of pathogens in biosolids. Advances in microbial risk assessment have occurred since then, but there remains a difference in the maturity of risk-assessment procedures for chemicals and those for pathogens. The question posed is whether this difference is simply an artifact of the different stages of development of these two branches of risk assessment or whether generic differences are attributable to the nature of the agents themselves. In addressing this question, it is useful to consider the four components of the traditional risk-assessment process (hazard identification, dose-response characterization, exposure assessment, and risk characterization) and ask which, if any, of those components has inherent differences in the way pathogens and chemicals are assessed.

Hazard identification is the process of reviewing relevant biological and chemical information on an agent that might pose a health hazard. Although there are obvious differences in the types of information available on chemicals and pathogens, there appears to be little fundamental difference in the process of identifying their hazards. This is supported by a recent NRC report Classifying Drinking Water Contaminants for Regulatory Consideration (NRC 2001), in which no distinction between chemical and biological contaminants is made. In general, however, pathogens usually are grouped into generic classes with less of an agent-specific focus than is common in chemical risk assessment.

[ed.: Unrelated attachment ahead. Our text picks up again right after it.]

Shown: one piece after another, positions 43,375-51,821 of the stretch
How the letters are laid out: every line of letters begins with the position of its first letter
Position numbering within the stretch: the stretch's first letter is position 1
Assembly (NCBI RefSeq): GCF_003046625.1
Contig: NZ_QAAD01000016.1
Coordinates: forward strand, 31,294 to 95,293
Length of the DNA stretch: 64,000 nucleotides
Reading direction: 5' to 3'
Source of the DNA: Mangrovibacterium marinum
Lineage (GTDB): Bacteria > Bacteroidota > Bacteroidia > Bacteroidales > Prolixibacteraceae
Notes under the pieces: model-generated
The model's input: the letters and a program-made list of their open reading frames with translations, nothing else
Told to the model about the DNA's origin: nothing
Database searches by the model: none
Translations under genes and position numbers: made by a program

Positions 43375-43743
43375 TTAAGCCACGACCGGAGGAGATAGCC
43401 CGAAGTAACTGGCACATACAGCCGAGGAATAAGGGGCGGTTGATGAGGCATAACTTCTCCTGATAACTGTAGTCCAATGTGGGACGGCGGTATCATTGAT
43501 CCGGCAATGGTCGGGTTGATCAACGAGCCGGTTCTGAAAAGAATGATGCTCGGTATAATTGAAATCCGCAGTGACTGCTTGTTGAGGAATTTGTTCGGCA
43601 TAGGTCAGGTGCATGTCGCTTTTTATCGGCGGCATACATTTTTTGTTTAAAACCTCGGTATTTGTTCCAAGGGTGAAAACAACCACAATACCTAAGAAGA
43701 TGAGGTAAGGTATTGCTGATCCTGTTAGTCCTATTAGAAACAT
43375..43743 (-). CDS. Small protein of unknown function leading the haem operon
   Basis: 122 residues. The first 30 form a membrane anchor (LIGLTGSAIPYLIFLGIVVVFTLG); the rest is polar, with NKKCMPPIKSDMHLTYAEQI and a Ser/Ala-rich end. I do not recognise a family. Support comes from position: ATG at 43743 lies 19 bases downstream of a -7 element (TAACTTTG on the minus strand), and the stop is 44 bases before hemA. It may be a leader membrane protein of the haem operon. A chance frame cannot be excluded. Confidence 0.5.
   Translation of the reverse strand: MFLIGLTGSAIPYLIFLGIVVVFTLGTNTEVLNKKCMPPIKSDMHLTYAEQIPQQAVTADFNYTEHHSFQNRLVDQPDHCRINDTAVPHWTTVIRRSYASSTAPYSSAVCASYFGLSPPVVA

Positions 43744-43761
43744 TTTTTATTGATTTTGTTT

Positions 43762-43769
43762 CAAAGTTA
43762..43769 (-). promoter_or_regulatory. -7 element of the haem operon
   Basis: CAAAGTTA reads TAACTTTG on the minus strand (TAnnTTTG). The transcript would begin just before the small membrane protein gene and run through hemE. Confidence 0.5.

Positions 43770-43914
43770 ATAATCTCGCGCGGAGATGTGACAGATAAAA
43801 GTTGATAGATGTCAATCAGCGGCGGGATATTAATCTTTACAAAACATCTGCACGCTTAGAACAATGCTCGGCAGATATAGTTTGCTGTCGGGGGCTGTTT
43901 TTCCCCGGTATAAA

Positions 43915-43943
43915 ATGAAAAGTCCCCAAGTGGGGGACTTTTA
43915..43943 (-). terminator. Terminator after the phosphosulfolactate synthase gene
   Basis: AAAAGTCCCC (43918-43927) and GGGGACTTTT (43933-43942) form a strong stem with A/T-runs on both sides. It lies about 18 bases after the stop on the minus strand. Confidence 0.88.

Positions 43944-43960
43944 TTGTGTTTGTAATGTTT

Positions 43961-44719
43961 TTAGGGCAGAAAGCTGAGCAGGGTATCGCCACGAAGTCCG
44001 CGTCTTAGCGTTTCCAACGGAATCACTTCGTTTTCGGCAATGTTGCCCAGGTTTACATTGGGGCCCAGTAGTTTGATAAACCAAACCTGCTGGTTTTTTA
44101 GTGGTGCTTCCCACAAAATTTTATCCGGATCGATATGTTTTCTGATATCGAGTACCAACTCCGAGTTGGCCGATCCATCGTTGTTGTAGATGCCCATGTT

The process for characterizing dose-response relationships is not as straightforward for pathogens as it is for chemicals. The process is complicated by the possibility that exposure to a pathogen may engender an immune response that might persist and alter an individual’s subsequent susceptibility to infection or clinical disease. Acquired immunity has no relevant analog for chemical exposures in the risk-assessment context, although there are chemicals for which sustained exposure can result in tolerance for some toxic end points. Also, the converse can be true when an individual becomes sensitized to a chemical and develops serious and persistent hypersensitivity. For infectious agents, however, acquired immunity can be a major modifier of population risk. An exposed population is likely to be an unknown mixture of those with acquired immunity and those without. Moreover, the population can change over time as susceptible individuals become infected and move from one subgroup to the other. Acquired immunity might simply be addressed by developing two dose-response functions in the risk-assessment process, one for the susceptible population without immunity and a second for the population with acquired immunity. The conservative approach would be to conduct an assessment of a totally susceptible population, and although the results could be very conservative, this option would be consistent with EPA’s practice of protecting sensitive subpopulations.



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